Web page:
Make your life easier with online shopping
The internet has ushered in countless new business models. All over the world, e-commerce has redefined what it means to shop. Here’s an overview of this burgeoning field.
Online shopping is gaining ground with Canadians. In fact, online sales have increased 17.4% in Canada between 2013 and 2014. It’s such a strong trend that one out of four Canadians say they are regular online shoppers.
They mainly buy clothing (42%), travel (41%), books (36%), concert tickets (31%) and electronics (31%).
Interestingly, they spend a significant portion of their money on Canadian sites. Canadian online shoppers spend an average of $375 on Canadian sites, compared with $150 on American sites.
Companies have taken notice of this business opportunity. Rather than simply mimicking brick-and-mortar stores, they have found clever ways to take advantage of e-commerce market shares. There’s been a surprising explosion in different online business models.
Here are three major e-commerce trends:
First and foremost: Save time!
“Successful e-commerce business models all have one thing in common,” suggests Frédérick Ranger, VP marketing at Mediative, a company specialized in digital marketing. “They give their customers more time. And in 2016, it’s a rare commodity!”
The solution: order something online or from your smart phone and get it delivered right to your door. Thursday night pizza, Christmas presents, kids’ clothes, groceries and more. In some US cities, you can get fresh produce delivered within hours.
Some businesses have found middle ground with in-store pickup. For instance, certain major Canadian chains now give customers the option to shop online and pick up their groceries in store. This way, you can avoid being disappointed by empty shelves at the supermarket!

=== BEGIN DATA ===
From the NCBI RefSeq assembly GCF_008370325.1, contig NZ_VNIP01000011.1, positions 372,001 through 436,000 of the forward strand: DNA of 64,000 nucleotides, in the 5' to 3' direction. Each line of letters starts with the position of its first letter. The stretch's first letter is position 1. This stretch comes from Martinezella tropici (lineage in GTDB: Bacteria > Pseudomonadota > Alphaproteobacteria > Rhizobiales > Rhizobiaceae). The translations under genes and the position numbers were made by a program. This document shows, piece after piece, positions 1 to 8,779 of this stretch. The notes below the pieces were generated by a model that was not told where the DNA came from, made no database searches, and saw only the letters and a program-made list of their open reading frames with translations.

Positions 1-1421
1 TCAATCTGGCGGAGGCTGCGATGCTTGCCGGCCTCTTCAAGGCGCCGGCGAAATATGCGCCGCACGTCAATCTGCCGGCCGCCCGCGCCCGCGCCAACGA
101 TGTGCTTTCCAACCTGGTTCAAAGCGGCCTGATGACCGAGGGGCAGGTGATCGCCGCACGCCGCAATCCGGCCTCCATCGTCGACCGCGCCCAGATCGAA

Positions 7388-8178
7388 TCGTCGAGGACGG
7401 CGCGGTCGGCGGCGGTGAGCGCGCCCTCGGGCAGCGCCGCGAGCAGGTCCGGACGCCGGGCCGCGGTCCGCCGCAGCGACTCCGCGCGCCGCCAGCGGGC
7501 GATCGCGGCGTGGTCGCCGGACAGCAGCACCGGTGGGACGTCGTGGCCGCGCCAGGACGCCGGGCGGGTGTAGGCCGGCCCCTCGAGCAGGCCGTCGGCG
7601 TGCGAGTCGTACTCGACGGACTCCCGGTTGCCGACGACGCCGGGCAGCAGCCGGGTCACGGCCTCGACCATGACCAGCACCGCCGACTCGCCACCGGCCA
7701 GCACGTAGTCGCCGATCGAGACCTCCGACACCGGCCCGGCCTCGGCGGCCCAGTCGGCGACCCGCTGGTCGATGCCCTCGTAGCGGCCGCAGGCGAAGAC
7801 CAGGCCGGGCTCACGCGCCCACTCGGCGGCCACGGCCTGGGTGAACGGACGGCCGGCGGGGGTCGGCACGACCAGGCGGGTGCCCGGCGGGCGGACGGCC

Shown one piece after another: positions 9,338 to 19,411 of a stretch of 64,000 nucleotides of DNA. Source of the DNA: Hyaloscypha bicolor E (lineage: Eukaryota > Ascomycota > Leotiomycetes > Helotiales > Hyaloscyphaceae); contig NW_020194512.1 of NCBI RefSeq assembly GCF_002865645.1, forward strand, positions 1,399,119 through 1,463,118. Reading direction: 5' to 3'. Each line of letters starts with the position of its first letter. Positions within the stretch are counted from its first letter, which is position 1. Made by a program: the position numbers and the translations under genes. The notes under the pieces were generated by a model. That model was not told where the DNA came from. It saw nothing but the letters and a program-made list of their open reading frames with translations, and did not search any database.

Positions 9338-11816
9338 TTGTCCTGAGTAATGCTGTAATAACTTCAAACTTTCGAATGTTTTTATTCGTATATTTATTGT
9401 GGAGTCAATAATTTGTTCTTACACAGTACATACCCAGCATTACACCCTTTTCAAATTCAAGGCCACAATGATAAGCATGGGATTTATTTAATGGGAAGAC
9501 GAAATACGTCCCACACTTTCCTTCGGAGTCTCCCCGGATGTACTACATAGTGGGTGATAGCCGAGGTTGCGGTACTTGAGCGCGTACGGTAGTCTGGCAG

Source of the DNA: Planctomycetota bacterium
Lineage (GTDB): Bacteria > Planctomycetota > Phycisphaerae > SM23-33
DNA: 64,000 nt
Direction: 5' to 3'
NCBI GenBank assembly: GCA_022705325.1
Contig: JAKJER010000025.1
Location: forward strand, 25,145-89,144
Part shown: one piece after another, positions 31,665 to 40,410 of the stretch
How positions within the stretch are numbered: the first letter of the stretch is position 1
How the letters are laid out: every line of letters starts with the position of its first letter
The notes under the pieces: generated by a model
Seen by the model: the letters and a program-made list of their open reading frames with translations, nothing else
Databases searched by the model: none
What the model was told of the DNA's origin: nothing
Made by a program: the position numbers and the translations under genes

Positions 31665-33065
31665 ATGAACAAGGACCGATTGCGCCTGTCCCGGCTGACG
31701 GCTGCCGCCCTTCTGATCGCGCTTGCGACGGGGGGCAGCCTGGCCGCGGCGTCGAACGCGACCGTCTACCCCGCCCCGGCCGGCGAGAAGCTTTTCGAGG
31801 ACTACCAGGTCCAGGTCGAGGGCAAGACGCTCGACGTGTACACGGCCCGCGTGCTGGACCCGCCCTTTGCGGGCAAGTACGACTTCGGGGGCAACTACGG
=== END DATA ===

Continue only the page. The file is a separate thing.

Another big benefit of online shops is that, unlike brick-and-mortar stores, retailers don’t need a huge inventory. They can boost their offering without overstocking their shelves.
There’s also the opportunity to customize catalogues based on customer information (transaction and browsing data, previous purchases). When they visit a website, online shoppers will see the products they’re most likely to buy first. Welcome to shopping 2.0!
Another option is to let customers personalize their products. An example of this trend is the popular “bobblehead,” where you can order a figurine that looks just like you or a friend.
Sometimes there are too many options to choose from! Online shops have come up with a solution to this problem through discovery commerce. With this innovation, boxes are delivered periodically with different products each time, according to price and certain criteria.
“This fun concept is a nice way to create a loyal clientele that likes to discover new products,” adds Ranger. The idea is to surprise yourself instead of wasting time looking for something and coming up empty handed.
Examples include an assortment of designer-selected clothing delivered at the beginning of every season, or healthy and balanced snacks made by a local artisan.
The future is now
Retail commerce is changing at warp speed. Some new models seem to come straight out of a science fiction film: drone delivery, mobile payment in store (no waiting in line!) or intelligent products that return themselves to the supplier in case of defects.
There’s no doubt that these are innovative business models!